Graham Hill, the founder of Treehugger.com, has always been an advocate for small and sustainable living. In 2012, he moved into a 420 square foot apartment in SoHo, outfitted with all kinds of clever, customized solutions that gave the apartment the functionality of a much larger space. In 2014 he decided to go even smaller, and moved (along with his partner and their two dogs) into a 350 square foot apartment in the same building.
Graham saw the new apartment as a chance to downsize even more, but also to improve upon the design of the previous apartment. He wanted the new space to have a little more texture and character, and also be a little more affordable, with solutions that he could implement in some of his other projects.
This diminutive space packs in all the features you would expect in an apartment more than twice its size. There's a living room, a sleeping space, room for a dinner party for up to 10 people, an office for Graham to work from home, and a guest room for visitors — all in 350 square feet. This may seem impossible, but the trick is that many of these functions occur within the same space, thanks to a clever layout and some very flexible furniture.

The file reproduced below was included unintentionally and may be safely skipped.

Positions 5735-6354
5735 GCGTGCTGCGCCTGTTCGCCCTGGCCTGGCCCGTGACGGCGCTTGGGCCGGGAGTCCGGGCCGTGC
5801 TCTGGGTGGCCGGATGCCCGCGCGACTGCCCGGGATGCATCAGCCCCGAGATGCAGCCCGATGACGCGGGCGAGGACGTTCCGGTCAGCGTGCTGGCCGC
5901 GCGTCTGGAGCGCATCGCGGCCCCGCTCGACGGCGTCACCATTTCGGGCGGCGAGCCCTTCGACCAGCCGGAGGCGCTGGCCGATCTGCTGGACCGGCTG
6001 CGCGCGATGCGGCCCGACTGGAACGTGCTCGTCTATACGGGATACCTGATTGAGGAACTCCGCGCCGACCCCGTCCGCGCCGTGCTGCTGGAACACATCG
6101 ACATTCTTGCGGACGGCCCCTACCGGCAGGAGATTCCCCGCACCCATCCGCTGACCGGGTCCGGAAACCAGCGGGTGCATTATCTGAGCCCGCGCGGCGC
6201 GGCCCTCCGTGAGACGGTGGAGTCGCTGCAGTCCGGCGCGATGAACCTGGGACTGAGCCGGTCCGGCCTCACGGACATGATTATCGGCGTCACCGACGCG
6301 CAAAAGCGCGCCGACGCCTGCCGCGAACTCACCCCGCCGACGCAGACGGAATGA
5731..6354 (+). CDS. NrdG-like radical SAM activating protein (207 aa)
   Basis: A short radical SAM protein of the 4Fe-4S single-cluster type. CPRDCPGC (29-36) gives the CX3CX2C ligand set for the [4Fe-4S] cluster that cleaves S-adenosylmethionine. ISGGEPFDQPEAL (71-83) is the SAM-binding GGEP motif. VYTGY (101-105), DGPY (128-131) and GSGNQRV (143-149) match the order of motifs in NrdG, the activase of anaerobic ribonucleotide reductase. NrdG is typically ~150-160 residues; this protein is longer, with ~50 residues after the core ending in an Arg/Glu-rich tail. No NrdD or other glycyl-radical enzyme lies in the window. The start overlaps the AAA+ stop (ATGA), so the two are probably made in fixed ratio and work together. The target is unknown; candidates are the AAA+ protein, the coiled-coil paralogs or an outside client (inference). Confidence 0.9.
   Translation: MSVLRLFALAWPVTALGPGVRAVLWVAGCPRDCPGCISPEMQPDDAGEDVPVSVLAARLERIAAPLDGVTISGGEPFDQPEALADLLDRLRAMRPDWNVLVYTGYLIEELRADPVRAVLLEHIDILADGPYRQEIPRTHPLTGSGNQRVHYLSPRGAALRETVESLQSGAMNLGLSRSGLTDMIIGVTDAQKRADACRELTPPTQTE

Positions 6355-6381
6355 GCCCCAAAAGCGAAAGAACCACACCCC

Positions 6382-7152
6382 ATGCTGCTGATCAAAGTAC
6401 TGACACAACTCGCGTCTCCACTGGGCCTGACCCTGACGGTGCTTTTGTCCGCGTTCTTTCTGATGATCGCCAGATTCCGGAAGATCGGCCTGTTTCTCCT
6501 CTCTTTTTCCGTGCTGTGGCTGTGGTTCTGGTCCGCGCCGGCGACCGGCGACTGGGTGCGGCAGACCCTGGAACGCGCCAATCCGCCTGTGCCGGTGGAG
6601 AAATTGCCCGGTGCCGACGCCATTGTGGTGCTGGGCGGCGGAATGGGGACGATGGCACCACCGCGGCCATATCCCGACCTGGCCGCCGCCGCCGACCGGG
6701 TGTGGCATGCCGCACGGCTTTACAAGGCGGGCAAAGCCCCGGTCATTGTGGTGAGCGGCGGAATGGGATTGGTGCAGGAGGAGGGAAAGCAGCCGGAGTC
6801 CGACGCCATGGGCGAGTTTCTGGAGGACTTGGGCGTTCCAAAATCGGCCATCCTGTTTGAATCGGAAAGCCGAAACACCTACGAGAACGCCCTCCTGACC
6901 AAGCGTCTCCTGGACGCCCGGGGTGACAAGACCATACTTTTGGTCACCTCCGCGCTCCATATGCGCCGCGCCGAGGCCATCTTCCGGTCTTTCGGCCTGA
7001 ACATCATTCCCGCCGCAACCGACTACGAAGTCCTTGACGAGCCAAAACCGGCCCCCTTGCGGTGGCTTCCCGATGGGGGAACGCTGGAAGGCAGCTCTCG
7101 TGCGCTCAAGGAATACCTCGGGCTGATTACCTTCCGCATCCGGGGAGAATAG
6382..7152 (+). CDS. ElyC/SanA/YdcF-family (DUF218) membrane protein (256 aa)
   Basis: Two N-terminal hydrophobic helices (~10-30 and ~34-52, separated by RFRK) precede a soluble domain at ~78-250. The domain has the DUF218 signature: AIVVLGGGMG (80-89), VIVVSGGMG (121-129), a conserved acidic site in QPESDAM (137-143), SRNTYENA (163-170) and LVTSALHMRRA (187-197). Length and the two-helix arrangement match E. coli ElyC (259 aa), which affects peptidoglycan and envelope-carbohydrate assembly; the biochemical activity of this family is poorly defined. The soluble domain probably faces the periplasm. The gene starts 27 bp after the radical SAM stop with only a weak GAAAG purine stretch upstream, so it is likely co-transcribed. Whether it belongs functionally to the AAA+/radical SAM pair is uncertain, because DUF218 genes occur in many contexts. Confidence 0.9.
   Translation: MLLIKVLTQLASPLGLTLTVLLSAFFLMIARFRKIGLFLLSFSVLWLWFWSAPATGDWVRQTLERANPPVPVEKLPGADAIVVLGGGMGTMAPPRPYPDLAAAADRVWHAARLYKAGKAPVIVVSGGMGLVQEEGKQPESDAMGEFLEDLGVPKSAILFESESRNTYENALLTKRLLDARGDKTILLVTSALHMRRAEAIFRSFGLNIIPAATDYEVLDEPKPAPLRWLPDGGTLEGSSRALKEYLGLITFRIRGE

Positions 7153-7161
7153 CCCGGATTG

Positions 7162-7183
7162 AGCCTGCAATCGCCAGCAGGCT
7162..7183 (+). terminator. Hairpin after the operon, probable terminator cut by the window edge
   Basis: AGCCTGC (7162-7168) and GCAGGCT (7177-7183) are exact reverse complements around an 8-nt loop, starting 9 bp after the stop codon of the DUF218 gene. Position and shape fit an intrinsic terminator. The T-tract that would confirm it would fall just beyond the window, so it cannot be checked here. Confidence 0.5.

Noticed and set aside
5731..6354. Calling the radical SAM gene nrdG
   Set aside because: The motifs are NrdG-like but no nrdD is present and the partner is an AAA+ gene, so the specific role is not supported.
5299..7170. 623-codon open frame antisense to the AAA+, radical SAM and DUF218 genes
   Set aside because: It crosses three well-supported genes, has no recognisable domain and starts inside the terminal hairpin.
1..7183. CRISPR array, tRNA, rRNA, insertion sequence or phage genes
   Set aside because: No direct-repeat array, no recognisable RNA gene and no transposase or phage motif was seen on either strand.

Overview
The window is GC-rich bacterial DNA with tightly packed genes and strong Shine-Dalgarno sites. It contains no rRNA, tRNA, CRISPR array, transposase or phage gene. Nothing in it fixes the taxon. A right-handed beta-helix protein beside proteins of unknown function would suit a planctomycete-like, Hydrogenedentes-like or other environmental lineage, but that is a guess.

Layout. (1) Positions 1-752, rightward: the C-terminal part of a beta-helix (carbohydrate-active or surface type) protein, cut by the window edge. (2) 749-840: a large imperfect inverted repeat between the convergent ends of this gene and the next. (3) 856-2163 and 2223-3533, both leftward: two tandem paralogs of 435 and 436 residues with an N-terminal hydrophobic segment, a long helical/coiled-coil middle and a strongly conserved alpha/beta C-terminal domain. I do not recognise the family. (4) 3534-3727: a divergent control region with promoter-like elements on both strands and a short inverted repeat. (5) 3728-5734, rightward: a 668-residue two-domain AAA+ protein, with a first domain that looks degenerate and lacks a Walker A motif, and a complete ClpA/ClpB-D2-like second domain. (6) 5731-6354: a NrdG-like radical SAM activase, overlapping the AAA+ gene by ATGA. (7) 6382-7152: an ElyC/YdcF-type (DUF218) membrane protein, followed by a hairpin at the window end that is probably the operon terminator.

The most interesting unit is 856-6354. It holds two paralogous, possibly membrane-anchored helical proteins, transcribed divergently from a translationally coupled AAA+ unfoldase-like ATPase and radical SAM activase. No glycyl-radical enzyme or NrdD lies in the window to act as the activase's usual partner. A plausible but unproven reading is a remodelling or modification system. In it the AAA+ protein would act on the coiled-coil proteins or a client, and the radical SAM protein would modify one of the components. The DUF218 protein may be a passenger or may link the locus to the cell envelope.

In the living room, a modular sofa provides a spot to lounge during the day. A Murphy bed (you can see the outline of it on the wall above the sofa) folds down on top of the middle section of the couch at night. The coffee table, which at first glance looks like just an ordinary coffee table, can be adjusted to different heights, and the top expands to form a desk or dining table. For dinner parties, the cubes that form the sofa can be re-configured to provide seating for up to 10 guests.
The unit's office space (a little nook opposite the living room) also flexes to accommodate different needs. Usually it's a workspace for Graham, but when guests stay over, the desk folds up, and those handy sofa cubes can be rearranged to form a full- or queen-sized bed. A curved accordion door pulls out to give guests a little privacy.
A 350-square-foot apartment is, even by New York standards, quite small, but Graham (and his partner and their dogs) are making it work. This compact and highly efficient space is proof that, with a little ingenuity, and some very clever furniture, a little apartment can be the setting for a very big, rich life.
To see more photos and read more about the apartment, check out the full tour on Dwell.